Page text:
General Motors chief executive Mary Barra has said the automaker plans to make changes in its supply chain to help cope with the continuing semiconductor chip crisis that has forced significant production cuts.

“We’re going to make some pretty substantial shifts in our supply chain,” Barra said in an online interview monitored by Reuters.

“We’re already working much deeper into the tiered supply base because generally General Motors doesn’t buy chips (directly) but (our suppliers do). But now we’re building direct relationships with the manufacturers.”

A GM spokesman declined to comment further to Reuters on how the company might shift its supply chain.

The news agency noted that, this week, The White House and the US Commerce Department plan a meeting on the chip crisis which has caused production cuts by automakers around the world.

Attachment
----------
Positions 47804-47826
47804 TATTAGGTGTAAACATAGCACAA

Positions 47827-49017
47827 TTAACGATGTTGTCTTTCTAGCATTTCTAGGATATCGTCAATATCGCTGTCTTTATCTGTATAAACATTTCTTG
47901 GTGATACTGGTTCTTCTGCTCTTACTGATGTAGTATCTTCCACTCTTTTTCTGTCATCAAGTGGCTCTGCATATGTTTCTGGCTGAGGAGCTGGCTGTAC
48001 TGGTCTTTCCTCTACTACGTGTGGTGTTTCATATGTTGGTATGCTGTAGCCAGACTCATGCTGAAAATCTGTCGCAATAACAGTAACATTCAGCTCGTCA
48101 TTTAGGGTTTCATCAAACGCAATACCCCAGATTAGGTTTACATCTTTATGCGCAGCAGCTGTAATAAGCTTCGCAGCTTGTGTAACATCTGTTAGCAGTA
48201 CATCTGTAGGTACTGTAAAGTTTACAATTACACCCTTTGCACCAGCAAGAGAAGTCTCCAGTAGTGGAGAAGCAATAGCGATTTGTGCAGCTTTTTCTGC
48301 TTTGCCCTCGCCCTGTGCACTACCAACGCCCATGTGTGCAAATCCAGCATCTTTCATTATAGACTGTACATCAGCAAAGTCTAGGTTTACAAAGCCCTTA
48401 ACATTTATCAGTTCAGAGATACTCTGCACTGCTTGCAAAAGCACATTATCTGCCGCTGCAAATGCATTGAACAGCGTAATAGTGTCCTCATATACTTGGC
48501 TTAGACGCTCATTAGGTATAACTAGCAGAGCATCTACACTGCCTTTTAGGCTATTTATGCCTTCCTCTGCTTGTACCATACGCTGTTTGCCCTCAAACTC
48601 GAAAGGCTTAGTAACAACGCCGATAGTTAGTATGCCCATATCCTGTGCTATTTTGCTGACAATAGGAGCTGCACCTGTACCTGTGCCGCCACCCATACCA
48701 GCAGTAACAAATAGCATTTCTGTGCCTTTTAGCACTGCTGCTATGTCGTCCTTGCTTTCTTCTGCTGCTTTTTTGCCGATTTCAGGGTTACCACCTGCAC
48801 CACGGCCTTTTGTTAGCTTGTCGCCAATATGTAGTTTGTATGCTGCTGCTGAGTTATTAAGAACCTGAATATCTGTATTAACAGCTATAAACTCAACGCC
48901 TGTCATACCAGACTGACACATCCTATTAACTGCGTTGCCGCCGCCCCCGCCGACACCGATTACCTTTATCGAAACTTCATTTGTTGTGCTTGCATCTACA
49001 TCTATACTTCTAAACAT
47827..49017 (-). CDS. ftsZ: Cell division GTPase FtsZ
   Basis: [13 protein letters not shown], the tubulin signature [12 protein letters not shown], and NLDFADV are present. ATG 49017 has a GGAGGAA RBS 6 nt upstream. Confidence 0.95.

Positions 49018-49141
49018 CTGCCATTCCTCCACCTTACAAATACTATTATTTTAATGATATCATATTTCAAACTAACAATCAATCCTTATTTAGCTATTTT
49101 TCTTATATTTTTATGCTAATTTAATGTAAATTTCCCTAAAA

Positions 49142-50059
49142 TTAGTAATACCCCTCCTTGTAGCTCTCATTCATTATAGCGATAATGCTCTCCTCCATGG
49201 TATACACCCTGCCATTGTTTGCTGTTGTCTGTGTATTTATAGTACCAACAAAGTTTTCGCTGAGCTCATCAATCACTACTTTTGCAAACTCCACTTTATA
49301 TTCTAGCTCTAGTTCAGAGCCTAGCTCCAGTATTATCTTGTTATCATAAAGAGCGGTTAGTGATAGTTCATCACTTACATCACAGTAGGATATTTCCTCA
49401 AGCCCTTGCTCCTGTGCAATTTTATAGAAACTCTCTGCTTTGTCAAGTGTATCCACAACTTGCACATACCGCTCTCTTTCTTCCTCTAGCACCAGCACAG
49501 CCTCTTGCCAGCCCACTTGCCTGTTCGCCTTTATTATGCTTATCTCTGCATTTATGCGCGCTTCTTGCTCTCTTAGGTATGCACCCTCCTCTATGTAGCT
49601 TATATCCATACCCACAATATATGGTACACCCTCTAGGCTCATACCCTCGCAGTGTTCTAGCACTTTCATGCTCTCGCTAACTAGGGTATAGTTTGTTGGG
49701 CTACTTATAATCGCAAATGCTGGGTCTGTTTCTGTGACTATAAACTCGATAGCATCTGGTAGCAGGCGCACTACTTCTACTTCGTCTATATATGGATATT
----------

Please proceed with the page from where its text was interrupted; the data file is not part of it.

Last week, GM said it had doubled the number of units the semiconductor shortage would cost it in the second half.

Barra said the issue was a “solvable problem, but it’s going to be here a little longer”.

Interviewed by Delta Air Lines chief Ed Bastian as part of a series of discussions with fellow CEOs, she said some newer GM vehicles have up to 30% more chips than other vehicles.

“As customer needs are shifting, we need more and more semiconductors,” Barra said, saying GM was looking for short-, medium- and long-term solutions to the shortage.